We seek new funders who believe in our mission for young children and families, and are interested in advances at the state and local levels. Our local work involves community organizing, capacity building, civic engagement, storytelling, and advocacy. We aim to empower local communities, primarily small cities with limited resources, growing needs, and historically underserved populations, to solve complex system-building challenges on their own, and welcome support from funders interested in this work.

Management


CEO/Executive Director Mr. Chris Martes
CEO Term Start July 2014
CEO Email [email protected]
CEO Experience

As president and chief executive officer, Christopher Martes is responsible for the overall strategic leadership and management of Strategies for Children, an independent nonprofit organization that works to ensure that children in Massachusetts have access to high-quality early education, enter elementary school ready to succeed, and become proficient readers by the end of third grade.

Chris has served on SFC’s board since 2012. A former director of the Massachusetts Association of School Superintendents, Chris has decades of experience in many K-12 leadership roles. After starting his career in the classroom, he served as both principal and superintendent in a number of Massachusetts communities including Framingham, Newton, Foxborough, and Medfield. In the 2013-2014 school year, he served as interim superintendent for Wrentham Public Schools. In 2008, Chris was honored as the Massachusetts School Superintendent of the Year by the American Association of School Administrators. He has served as adjunct faculty at Cambridge College and University of New Hampshire, engaged in education consulting on the topics of administrator training and strategic planning, and presented at numerous conferences, seminars, and workshops.

Chris holds multiple degrees in education, including a Ph.D. in Curriculum, Instruction, and School Administration from Boston College, a Master of Education in School Administration and a Bachelor of Science in Elementary Education, both from Bridgewater State University.

Co-CEO --
Co-CEO Term Start --
Co-CEO Email --
Co-CEO Experience --

Former CEOs and Terms

Name Start End
Ms. Carolyn Lyons Sept 2012 June 2014
Margaret Blood July 2001 Sept 2012

Senior Staff

Name Title Experience/Biography
Amy O'Leary Campaign Director, Early Education for All --

Awards

Award Awarding Organization Year
Excellence in Advocacy Award Massachusetts Nonprofit Network 2014

Affiliations

Affiliation Year
-- --
Member of state association of nonprofits? No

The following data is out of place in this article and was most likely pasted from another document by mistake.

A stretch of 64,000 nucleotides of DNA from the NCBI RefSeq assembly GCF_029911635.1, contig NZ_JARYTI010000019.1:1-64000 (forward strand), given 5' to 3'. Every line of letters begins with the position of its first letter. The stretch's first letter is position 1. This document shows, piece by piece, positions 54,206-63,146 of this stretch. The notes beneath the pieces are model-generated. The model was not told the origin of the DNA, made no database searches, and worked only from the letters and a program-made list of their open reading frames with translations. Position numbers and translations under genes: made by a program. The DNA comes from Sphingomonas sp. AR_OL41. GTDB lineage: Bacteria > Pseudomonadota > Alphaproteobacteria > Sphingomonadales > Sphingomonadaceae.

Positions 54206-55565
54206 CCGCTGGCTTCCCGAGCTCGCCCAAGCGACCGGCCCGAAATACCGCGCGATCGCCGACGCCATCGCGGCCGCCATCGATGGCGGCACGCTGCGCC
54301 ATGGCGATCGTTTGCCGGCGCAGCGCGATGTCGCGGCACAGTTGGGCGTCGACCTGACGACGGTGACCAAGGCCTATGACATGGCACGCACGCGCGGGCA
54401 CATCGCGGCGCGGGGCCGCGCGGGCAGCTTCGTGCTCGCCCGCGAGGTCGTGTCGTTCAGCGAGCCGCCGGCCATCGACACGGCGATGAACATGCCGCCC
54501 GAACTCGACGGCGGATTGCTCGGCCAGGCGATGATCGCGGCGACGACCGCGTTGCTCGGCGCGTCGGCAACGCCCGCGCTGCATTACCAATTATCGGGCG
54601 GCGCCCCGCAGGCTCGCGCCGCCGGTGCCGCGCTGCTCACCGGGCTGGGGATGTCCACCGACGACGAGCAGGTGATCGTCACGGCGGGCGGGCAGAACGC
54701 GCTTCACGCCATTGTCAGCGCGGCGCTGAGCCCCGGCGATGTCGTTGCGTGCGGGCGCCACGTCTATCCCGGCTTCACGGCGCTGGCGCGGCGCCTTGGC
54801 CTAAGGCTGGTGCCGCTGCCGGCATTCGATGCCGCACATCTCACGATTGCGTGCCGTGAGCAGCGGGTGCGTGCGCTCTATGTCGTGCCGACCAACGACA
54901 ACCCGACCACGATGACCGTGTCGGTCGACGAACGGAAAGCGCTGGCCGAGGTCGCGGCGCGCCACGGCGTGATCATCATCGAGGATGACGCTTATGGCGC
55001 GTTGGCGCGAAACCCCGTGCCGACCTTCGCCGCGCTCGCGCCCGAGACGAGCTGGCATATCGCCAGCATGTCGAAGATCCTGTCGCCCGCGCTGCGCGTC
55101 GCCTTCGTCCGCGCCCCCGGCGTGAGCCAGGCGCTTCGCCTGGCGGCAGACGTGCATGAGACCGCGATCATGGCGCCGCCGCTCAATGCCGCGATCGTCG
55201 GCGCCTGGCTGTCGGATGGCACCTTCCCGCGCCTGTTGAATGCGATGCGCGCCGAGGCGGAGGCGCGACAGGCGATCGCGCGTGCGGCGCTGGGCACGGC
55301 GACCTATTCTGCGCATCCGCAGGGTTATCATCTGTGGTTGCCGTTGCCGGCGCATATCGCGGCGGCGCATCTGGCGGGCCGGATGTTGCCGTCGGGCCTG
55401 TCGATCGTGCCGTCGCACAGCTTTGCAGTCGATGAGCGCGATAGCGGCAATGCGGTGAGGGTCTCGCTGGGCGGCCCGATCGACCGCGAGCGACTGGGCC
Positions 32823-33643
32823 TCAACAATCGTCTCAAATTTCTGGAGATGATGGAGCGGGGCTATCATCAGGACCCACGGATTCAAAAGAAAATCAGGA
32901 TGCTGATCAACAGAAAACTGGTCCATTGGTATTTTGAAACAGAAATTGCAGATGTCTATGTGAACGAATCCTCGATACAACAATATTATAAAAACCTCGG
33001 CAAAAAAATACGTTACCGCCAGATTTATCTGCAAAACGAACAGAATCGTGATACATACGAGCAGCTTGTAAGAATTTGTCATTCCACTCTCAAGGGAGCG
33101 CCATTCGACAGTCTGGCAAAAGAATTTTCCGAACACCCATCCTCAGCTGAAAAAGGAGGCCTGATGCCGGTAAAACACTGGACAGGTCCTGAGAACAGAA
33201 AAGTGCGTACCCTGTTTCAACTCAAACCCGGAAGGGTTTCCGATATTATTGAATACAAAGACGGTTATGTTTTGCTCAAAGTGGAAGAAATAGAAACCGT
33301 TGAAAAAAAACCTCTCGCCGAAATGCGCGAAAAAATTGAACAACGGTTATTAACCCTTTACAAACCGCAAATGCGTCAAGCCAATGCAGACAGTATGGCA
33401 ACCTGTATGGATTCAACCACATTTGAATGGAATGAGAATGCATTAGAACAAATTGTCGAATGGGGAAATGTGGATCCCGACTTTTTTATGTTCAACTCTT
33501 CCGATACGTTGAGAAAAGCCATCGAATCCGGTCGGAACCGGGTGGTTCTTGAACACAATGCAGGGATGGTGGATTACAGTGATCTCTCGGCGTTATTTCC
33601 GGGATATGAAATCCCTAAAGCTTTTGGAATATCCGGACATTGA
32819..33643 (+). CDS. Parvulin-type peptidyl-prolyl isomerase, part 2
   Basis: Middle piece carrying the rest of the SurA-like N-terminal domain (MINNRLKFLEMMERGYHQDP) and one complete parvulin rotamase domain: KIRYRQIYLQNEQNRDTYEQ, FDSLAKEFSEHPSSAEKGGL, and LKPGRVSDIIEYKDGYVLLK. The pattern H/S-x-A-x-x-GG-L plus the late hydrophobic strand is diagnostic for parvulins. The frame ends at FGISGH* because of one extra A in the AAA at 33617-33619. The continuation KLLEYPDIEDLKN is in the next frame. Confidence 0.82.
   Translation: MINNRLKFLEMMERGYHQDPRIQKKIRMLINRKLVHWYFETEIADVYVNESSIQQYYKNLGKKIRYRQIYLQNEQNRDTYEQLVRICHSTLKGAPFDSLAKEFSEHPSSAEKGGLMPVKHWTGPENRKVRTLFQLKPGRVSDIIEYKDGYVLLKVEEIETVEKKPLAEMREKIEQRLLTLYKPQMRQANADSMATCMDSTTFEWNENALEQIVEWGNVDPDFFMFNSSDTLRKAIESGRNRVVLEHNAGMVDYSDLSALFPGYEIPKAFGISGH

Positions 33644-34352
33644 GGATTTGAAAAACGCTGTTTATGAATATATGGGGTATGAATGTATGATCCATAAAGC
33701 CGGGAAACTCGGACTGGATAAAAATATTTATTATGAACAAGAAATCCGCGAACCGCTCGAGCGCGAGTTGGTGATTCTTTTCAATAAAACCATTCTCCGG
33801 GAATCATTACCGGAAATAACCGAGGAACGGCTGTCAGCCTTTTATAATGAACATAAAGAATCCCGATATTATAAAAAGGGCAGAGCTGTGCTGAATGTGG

Name of state association --

External Assessments and Accreditations

External Assessment or Accreditation Year
-- --

Collaborations

--

CEO/Executive Director/Board Comments

--

Foundation Comments

--

Staff Information

Number of Full Time Staff 3
Number of Part Time Staff 1
Number of Volunteers 389
Number of Contract Staff 3
Staff Retention Rate % 100%

Staff Demographics

Ethnicity African American/Black: 0
Asian American/Pacific Islander: 1
Caucasian: 3
Hispanic/Latino: 0
Native American/American Indian: 0
Other: 0
Other (if specified): 0
Gender Female: 2
Male: 2
Not Specified 0

Plans & Policies

Organization has Fundraising Plan? Under Development
Organization has Strategic Plan? Yes
Years Strategic Plan Considers 5
Management Succession Plan Under Development
Business Continuity of Operations Plan --
Organization Policies And Procedures Yes
Nondiscrimination Policy Yes
Whistle Blower Policy Yes
Document Destruction Policy Yes
Directors and Officers Insurance Policy Yes
State Charitable Solicitations Permit No
State Registration No

Risk Management Provisions

--

Reporting and Evaluations

Management Reports to Board? Yes
CEO Formal Evaluation and Frequency Yes Annually
Senior Management Formal Evaluation and Frequency Yes Annually
Non Management Formal Evaluation and Frequency Yes Annually

Governance


Board Chair Mr. Paul O'Brien
Board Chair Company Affiliation The O'Brien Group Inc.
Board Chair Term July 2001 -
Board Co-Chair --
Board Co-Chair Company Affiliation --
Board Co-Chair Term -

Board Members

Name Company Affiliations Status
Mara Aspinall Ventana Medical Systems Voting
Margaret Blood Strategies for Children Inc. Voting
Ms. Jill Dixon Taly Foundation Voting
Ms. Wendy Fox Blackbaud, Inc. Voting
Ms. Valerie Gumes Retired Voting
Paul O'Brien The O'Brien Group Inc. Voting
Kitt Sawitsky Goulston & Storrs Counsellors at Law Voting

Constituent Board Members

Name Company Affiliations Status
-- -- --

Youth Board Members

Name Company Affiliations Status
-- -- --

Advisory Board Members

Name Company Affiliations Status
-- -- --

Board Demographics

Ethnicity African American/Black: 1
Asian American/Pacific Islander: 0
Caucasian: 6
Hispanic/Latino: 0
Native American/American Indian: 0
Other: 0
Other (if specified): 0
Gender Female: 5